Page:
What if there are more answers, more context, in my mother’s journals and letters? I remember my mother, mostly as the grinning, silly, playful person that she was much of the time. But Baba would only know her through these very painful journal entries. That isn’t a fair picture at all. And yet, my mother kept journals from 20 years before she died. Did she want us to find them?  Could she just not stand to them go?  There are some questions I just can’t answer.

    For now, I’ve put the journals and letters back in labelled boxes and pushed them to the back of our storage area.  I tell myself that after we sell our house and move that I might pull them out and read through them, but I know that a thousand things will take a higher priority.  They are journeys into the past and it is, after all, a new year now, ripe with the excitement new stories and memories to come.

    Happy New Year!

     

  • motherhood,  writing

    November, NaNoWriMo, Some Falling Down

    Some time between August and November, Baba changed from being a baby to being a little person — a little person that is brimming with opinions and ideas and curiosity.  I don’t know how it happened, but I suspect the when was sometime around when the plates in her skull fused together, transforming her from mewling newborn into a person.  An actual person, who spends every waking minute trying to find out more, more, more about her world.

    Almost overnight, she had a child’s face and head, and a child’s thoughts to go in it.  Two days after she learned to crawl, she tried to stand, dragging herself up on anything that she could grab.  Now that she can easily stand with help, she’s trying very hard to stand without help.   She manages to succeed for brief moments — a few seconds here, a few seconds there.  She’s taught herself to fall, so when her legs buckle, they buckle neatly beneath her, bringing her down onto her rump.

    Most of the time.

    My writing journey has felt much the same lately.  I’ve had a second short story accepted for publication and I have been holding off on writing here until I have the details to share with you, but it’s been nearly a month now, and the details haven’t come.  So I will share that I hope that things are happening.  The journey continues, but it does so haltingly, a wobbly baby step at a time.

    In the meantime, I decided to distract myself with NaNoWriMo, because I have deeply missed first draft writing.  I am working on an existing project — the novel that I began in graduate school — and I have been furiously burying myself back in the 18th century in order to do it.  Trying to write this intensively while taking care of my Baba has been a constant exercise in acceptance of my own humanity.  Although an experienced NaNoWriMoer, I am nearly 5,000 words behind where I should be. I am only scribbling off this post now because today’s writing went well enough that I started to close the gap.  This year, it’s not about winning NaNoWriMo — it’s about getting back to writing something new every single day, which I haven’t done for months.  On a day like today, when the baby slept and the trains were kind, my success fills me with energy.  I want to stay up all night and crow from the roof.  Tomorrow, well, tomorrow is, as they say, another day.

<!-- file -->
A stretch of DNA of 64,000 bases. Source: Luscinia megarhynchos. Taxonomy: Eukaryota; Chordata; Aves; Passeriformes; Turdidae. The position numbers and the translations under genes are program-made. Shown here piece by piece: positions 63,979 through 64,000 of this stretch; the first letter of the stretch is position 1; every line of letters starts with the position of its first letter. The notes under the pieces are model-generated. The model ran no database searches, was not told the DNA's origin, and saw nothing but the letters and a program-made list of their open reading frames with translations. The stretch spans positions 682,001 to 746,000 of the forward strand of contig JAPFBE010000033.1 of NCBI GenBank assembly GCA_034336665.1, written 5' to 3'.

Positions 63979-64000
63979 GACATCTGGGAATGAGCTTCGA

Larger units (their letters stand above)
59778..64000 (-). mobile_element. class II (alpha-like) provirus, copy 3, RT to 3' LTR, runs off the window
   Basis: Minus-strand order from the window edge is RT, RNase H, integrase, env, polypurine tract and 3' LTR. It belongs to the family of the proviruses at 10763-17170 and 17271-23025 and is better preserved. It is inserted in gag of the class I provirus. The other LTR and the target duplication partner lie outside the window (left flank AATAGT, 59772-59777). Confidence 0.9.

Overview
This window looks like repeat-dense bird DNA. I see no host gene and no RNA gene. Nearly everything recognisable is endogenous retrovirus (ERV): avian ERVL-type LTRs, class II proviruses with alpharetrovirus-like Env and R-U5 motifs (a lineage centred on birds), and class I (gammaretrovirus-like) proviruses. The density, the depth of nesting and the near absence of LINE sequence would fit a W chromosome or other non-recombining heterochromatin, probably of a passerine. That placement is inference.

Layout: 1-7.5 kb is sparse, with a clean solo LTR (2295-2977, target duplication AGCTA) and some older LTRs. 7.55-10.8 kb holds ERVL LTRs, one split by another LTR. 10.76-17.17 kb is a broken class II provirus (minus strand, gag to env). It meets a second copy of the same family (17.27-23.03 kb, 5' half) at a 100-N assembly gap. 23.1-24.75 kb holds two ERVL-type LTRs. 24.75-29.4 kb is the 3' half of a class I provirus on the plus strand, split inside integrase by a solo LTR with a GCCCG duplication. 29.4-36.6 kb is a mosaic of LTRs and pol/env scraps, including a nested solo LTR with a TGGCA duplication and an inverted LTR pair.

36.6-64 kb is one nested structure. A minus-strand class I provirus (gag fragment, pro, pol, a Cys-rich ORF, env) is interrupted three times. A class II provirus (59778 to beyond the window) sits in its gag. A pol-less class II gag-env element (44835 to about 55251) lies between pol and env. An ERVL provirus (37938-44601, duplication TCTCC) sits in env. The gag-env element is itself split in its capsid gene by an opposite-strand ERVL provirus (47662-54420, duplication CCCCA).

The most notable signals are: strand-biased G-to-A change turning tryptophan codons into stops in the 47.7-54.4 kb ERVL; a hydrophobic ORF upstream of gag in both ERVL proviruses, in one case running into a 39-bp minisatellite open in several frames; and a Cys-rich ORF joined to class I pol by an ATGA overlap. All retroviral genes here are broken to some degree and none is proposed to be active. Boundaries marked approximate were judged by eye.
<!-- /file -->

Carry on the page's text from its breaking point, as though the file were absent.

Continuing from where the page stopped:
And so it goes.  The days pass and I watch Baba, whose journey feels like a reflection of my own.  In the garden, the leaves turn and fall off of all the bushes and vines that I’ve planted, and I know that they too will be back to their productive summer glory…one of these days.

  • writing

    Easy Come, Easy Go?

    Kiera Knightly in the 2005 film adaptation of Pride and Prejudice.
    Kiera Knightly in the 2005 film adaptation of Pride and Prejudice.

    Mr. Bennet treated the matter differently. “So, Lizzy,” said he one day, “your sister is crossed in love I find. I congratulate her. Next to being married, a girl likes to be crossed in love a little now and then. It is something to think of, and gives her a sort of distinction among her companions. When is your turn to come? You will hardly bear to be long outdone by Jane. Now is your time. Here are officers enough at Meryton to disappoint all the young ladies in the country. Let Wickham be your man. He is a pleasant fellow, and would jilt you creditably.”

    Jane Austen, Pride and Prejudice

    I had planned on sharing the news with you today of my first publication, a flash fiction story about two people who meet in a diner near a college campus.  “The Diner” was due to be published this morning in The Saturday Night Reader, an online and print magazine that specializes in stories under 1,000 words.

    Instead, I must share with you the sad news of the end of The Saturday Night Reader, as I received notice this past weekend that they closed their doors for good on Sunday.